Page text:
5 years ago

3D Analysis of Fuel Cell Electrocatalyst Degradation on Alternate Carbon Supports

3D Analysis of Fuel Cell Electrocatalyst Degradation on Alternate Carbon Supports
Rangachary Mukundan, David A. Langlois, Karren L. More, Rodney L. Borup, Ondrej E. Dyck, Kimberly S. Reeves, David A. Cullen, Brian T. Sneed
Understanding the mechanisms associated with Pt/C electrocatalyst degradation in proton exchange membrane fuel cell (PEMFC) cathodes is critical for the future development of higher-performing materials; however, there is a lack of information regarding Pt coarsening under PEMFC operating conditions within the cathode catalyst layer. We report a direct and quantitative 3D study of Pt dispersions on carbon supports (high surface area carbon (HSAC), Vulcan XC-72, and graphitized carbon) with varied surface areas, graphitic character, and Pt loadings ranging from 5 to 40 wt %. This is accomplished both before and after catalyst-cycling accelerated stress tests (ASTs) through observations of the cathode catalyst layer of membrane electrode assemblies. Electron tomography results show Pt nanoparticle agglomeration occurs predominantly at junctions and edges of aggregated graphitized carbon particles, leading to poor Pt dispersion in the as-prepared catalysts and increased coalescence during ASTs. Tomographic reconstructions of Pt/HSAC show much better initial Pt dispersions, less agglomeration, and less coarsening during ASTs in the cathode. However, a large loss of the electrochemically active surface area (ECSA) is still observed and is attributed to accelerated Pt dissolution and nanoparticle coalescence. Furthermore, a strong correlation between Pt particle/agglomerate size and measured ECSA is established and is proposed as a more useful metric than average crystallite size in predicting degradation behavior across different catalyst systems.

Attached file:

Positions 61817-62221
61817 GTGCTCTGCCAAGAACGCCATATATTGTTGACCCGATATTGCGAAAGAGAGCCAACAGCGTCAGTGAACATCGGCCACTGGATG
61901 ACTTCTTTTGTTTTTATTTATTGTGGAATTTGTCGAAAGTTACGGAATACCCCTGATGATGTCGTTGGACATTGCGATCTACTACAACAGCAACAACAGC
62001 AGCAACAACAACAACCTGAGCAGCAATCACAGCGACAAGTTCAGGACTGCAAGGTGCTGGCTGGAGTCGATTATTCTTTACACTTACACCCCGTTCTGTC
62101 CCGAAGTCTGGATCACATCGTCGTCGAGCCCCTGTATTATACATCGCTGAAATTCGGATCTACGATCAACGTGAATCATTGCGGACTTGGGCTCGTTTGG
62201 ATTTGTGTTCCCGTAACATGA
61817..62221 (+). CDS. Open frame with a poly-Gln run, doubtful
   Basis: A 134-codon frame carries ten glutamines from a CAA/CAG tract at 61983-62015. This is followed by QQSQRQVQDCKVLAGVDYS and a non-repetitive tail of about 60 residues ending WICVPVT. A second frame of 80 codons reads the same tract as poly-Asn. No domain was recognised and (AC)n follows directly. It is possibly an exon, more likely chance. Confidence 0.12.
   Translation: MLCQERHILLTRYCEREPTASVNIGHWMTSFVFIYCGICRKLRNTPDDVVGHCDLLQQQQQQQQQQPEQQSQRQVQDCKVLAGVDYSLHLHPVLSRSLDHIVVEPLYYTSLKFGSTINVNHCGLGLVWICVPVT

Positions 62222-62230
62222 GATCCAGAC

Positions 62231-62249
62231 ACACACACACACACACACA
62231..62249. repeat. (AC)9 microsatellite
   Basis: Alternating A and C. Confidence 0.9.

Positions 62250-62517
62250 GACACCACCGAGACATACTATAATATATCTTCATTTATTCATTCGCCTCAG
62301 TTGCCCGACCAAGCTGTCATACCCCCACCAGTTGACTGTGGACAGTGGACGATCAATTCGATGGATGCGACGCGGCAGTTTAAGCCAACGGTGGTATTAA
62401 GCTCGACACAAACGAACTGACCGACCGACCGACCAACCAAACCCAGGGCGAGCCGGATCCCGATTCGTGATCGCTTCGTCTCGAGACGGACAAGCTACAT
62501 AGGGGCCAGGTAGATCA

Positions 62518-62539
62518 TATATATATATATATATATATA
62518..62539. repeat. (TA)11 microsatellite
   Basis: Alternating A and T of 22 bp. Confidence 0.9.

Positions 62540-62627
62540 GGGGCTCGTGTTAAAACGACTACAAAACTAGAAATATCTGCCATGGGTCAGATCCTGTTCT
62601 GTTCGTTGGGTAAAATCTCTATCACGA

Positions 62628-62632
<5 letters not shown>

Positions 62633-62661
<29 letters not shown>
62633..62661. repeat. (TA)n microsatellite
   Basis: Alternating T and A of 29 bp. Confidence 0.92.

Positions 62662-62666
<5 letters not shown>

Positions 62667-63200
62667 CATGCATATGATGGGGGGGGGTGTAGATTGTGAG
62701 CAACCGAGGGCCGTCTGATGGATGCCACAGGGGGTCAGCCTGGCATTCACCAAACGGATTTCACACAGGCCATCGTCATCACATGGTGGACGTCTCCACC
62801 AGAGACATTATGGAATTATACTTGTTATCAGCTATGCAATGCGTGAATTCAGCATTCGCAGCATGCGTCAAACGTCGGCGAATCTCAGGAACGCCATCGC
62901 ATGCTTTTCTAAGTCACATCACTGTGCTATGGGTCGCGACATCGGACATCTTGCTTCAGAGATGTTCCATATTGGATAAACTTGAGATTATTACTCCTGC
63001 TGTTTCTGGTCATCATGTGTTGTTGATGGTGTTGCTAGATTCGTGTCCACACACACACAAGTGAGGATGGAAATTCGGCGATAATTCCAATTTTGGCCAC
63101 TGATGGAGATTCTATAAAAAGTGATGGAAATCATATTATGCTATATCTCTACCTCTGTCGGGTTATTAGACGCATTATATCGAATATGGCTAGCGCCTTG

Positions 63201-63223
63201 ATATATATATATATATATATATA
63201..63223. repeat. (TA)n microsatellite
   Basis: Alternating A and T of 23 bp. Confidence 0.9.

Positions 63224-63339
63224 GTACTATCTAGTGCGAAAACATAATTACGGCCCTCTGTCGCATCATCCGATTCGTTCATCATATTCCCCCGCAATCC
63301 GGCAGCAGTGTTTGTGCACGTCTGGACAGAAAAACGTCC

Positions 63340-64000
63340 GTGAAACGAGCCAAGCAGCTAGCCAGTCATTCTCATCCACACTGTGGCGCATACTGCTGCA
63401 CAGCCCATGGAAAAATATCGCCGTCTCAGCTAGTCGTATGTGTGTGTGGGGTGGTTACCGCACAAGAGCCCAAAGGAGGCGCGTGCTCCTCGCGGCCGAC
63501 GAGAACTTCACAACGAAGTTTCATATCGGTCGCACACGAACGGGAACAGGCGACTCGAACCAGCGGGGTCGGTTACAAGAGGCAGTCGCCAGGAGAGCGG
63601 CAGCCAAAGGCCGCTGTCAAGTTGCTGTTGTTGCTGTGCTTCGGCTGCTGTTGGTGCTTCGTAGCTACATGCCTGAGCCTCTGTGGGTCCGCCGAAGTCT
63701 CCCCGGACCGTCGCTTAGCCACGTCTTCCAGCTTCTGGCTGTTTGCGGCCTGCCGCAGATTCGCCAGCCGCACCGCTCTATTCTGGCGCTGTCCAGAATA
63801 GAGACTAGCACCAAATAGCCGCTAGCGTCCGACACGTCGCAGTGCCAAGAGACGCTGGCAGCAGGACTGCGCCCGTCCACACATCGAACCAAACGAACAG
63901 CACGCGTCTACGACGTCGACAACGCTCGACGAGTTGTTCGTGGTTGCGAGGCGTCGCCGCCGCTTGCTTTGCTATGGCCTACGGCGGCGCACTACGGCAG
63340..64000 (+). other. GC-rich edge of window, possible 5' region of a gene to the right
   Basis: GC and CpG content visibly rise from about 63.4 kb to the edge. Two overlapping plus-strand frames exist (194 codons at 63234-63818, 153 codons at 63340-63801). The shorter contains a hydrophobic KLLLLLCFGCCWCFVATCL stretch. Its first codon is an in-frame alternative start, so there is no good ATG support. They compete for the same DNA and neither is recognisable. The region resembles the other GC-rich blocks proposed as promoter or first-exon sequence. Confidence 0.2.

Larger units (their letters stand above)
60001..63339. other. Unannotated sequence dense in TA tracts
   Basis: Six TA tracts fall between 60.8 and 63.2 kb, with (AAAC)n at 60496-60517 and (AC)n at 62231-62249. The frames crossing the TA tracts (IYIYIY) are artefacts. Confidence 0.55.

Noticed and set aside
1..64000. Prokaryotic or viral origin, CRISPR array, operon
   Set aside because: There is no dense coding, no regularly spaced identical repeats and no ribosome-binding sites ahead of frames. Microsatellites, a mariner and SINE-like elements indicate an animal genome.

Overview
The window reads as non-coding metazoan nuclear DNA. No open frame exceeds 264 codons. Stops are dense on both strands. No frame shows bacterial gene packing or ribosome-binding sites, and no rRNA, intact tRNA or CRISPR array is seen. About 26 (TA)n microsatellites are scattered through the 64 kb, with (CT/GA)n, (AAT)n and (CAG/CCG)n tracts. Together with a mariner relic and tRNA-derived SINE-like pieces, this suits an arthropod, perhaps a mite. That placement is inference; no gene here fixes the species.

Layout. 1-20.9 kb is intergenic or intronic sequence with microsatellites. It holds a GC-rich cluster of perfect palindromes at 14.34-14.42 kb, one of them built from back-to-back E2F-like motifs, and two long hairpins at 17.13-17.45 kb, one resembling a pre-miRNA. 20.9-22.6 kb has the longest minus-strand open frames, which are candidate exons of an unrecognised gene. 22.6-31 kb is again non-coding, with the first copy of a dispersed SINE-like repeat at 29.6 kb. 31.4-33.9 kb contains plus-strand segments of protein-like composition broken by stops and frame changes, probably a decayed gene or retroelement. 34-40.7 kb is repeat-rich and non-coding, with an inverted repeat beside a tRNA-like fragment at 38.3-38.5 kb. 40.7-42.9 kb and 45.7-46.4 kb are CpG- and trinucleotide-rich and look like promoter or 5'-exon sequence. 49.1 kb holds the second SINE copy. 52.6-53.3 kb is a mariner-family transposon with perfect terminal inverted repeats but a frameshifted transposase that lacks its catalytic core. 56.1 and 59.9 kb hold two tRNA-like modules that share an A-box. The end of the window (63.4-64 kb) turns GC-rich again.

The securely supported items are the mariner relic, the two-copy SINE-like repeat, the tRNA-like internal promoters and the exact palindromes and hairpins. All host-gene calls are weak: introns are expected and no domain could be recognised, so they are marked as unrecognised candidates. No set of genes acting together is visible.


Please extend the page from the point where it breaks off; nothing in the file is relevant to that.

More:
Publisher URL: http://dx.doi.org/10.1021/acsami.7b09716

DOI: 10.1021/acsami.7b09716

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